1958 Dion & the Belmonts – I Wonder Why
Three young men from the Bronx formed one of the earliest doo-wop groups in the mid-fifties. Angelo D’Aleo, Carlo Mastrangelo, and Fred Milano called themselves The Belmonts, a name that came from the Bronx neighborhood they lived in.
The group began recording for Mohawk Records in 1957. Their first record was based on a song written in 1884 by Percy Montrose. Oh, My Darling Clementine was first recorded in English in 1941 when Bing Crosby released the song as Clemintine and his single reached #20. You may be more familiar with Huckleberry Hound singing the song in cartoons.
The Belmonts’ version of the song, Teenage Clementine, had new lyrics. Fred sang lead on the record. It did not chart.
Meanwhile, Mohawk Records was working with another Bronx native, Dion DiMucci. The label used Hugo Montenegro (who later had a hit with the theme song from The Good, The Bad, And The Ugly) to record a song with Vic Damone. A group called the Timberlanes sang backup vocals on The Chosen Few. Mohawk Records wanted to replace Vic’s vocals with Dion’s, so he recorded new lead vocals for the song without ever meeting the Timberlanes. Dion’s single became a minor hit on the East Coast but also failed to chart nationally.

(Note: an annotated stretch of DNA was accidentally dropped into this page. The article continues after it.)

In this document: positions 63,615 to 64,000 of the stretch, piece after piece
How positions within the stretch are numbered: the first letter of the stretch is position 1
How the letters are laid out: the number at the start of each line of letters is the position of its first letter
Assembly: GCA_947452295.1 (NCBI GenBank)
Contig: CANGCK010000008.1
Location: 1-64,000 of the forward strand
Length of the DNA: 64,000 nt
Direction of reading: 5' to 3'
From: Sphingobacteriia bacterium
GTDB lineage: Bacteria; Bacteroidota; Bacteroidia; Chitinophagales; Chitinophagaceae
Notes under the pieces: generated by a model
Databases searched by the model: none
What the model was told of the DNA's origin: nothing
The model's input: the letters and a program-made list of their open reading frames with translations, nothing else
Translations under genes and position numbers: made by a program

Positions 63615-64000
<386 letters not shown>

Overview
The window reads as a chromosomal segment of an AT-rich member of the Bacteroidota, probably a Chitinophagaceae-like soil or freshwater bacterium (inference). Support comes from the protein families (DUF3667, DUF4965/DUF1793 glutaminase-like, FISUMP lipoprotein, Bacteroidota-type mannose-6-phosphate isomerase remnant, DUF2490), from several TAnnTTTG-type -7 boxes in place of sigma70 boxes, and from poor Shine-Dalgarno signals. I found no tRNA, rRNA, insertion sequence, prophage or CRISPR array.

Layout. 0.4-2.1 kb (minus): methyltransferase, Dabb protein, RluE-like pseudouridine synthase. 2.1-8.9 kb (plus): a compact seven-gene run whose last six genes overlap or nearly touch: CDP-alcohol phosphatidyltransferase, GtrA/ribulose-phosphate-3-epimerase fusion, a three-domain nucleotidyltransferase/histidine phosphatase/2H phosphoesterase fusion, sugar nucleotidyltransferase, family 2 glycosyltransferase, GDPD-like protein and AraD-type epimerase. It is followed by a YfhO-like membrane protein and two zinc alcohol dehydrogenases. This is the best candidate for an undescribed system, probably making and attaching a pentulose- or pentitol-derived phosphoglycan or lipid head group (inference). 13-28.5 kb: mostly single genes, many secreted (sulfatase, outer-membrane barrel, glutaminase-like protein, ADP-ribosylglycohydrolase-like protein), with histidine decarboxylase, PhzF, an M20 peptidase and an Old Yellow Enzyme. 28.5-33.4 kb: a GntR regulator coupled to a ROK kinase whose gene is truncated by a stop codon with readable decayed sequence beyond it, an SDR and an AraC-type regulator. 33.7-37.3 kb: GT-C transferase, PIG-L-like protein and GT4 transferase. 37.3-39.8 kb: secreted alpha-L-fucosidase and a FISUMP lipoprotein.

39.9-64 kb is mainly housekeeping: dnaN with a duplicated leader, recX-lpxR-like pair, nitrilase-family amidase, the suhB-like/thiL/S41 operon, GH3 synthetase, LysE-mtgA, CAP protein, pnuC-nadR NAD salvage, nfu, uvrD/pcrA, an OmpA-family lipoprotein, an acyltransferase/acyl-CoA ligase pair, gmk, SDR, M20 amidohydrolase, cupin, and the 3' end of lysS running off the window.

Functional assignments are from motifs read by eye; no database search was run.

Bob and Gene Schwartz owned Mohawk Records and got the four singers to work together on We Went Away, which they released on the Mohawk label in 1957. Mohawk listed the artists on the record as Dion With The Belmonts. The single did not chart.
Bob and Gene formed Laurie Records and signed the group to their new label. In May 1958 they released I Wonder Why by Dion and the Belmonts and the single reached #22 on the Hot 100.
The group’s next single was a ballad, No One Knows, which did even better. It reached #19 on the Hot 100 later that year.
The group’s last single in 1958, Don’t Pity Me, only reached #40. The group was a party of the Winter Dance Party tour that resulted in the death of Buddy Holly. They offered Dion a seat on the plane that crashed and killed all aboard, but he turned it down. He didn’t want to pay the $36 fee for the flight since that was the amount of his parents’ mortgage payments.
The group’s next single, the classic A Teenager In Love, peaked at #5 on the Hot 100 and brought them into the national spotlight.
Three more top forty singles followed before Dion left the Belmonts to pursue a solo career in 1960.
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